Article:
From epic wildfires to epic flash floods: Rethinking environmental planning in an era of extremes
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PublisherUniversidad Politécnica de Cartagena
Bibliographic CitationSerra-Llobet, A.; Radke, J. From epic wildfires to epic flash floods: Rethinking environmental planning in an era of extremes. En SUPTM 2022: 1st Conference on Future Challenges in Sustainable Urban Planning & Territorial Management, 17–19 Jan 2022
Floods after fires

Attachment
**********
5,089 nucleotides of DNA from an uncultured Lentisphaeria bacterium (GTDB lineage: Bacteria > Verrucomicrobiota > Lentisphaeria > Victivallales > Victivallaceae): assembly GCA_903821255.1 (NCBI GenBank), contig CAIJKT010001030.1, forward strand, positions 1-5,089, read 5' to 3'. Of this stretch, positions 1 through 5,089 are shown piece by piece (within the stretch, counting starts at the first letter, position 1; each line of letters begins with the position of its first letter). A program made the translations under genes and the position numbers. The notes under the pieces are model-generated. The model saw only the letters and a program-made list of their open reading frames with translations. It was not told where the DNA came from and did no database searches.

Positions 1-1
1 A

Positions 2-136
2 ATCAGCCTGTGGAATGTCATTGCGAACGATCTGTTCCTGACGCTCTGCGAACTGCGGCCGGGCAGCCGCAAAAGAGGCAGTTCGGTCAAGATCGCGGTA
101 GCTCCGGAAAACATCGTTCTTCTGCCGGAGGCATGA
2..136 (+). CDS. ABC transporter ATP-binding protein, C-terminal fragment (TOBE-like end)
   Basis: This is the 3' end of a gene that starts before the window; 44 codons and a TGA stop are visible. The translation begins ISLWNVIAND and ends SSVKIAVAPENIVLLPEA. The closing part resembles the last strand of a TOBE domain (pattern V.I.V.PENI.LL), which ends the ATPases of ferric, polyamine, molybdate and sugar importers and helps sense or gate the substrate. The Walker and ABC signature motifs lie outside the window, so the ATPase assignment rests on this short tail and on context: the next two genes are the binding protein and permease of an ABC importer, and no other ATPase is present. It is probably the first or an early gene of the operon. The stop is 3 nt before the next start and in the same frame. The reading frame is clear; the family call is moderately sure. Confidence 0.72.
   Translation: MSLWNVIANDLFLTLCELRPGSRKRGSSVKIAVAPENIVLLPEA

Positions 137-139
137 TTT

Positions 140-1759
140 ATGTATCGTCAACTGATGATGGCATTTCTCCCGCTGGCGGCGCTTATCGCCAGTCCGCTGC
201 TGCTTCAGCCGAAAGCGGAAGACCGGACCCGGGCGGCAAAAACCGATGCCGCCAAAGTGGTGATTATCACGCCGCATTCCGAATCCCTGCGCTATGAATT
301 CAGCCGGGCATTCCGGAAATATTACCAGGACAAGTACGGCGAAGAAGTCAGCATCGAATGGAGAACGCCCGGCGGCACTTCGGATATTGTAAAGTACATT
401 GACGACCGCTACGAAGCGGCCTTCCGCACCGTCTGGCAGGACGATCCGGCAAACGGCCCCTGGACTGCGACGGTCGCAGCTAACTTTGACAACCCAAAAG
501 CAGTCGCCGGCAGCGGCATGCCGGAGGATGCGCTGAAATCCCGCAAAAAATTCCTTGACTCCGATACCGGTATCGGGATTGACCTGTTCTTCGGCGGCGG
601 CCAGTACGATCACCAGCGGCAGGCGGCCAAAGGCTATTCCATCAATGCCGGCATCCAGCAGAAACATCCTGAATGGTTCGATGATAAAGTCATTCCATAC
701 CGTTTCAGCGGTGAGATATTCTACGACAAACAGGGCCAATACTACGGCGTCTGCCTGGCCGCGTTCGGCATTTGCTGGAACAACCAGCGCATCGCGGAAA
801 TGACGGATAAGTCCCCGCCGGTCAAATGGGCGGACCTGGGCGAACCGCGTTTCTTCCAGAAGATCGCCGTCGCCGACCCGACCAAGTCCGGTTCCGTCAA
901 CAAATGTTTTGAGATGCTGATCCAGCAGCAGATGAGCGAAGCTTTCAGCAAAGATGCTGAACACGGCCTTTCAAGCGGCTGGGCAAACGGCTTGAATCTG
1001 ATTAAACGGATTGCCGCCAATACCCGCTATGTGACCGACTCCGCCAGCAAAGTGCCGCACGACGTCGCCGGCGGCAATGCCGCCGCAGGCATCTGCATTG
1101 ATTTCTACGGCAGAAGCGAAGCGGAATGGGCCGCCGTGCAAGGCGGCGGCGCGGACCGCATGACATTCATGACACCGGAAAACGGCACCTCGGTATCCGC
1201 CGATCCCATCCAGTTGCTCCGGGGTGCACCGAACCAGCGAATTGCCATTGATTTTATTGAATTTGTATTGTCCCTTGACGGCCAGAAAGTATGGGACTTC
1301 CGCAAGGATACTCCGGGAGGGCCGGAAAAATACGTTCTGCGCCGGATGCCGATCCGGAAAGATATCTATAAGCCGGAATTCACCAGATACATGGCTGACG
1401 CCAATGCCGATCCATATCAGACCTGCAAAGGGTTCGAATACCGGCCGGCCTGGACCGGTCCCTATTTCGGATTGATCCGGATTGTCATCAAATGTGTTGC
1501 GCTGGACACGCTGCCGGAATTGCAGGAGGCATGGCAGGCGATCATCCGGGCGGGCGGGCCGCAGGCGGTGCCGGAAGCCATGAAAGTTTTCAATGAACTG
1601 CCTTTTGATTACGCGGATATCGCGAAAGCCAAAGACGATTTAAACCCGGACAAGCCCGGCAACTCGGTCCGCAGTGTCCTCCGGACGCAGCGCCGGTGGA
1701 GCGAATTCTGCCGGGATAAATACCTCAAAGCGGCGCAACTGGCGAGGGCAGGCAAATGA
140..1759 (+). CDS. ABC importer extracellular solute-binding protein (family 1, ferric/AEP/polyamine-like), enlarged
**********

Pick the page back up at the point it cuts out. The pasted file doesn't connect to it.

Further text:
On January 9, 2018, a series of debris flows killed 23 people and caused over a $1 billion in economic losses in Montecito, Santa Barbara County, California. The debris flows followed a classic pattern in mountainous areas of southern California: A large wildfire (the 2017 Thomas Fire) burned the headwaters of streams draining the Transverse Ranges southward to the Pacific. A cell of intense rain fell on hydrophobic soils in the burn area, generating debris flows that propagated downstream, affecting areas along the stream channels. The 2018 Montecito debris flows raise compelling questions about the role of scientific information in decision making generally, and specifically how hazardous areas along rivers and streams are mapped, how land use is regulated in these zones, and how best to respond in emergency situations. We analyze the evolution of urban development in these flood hazard areas since the beginning of the 20th century, the recovery planning strategies that the local ...
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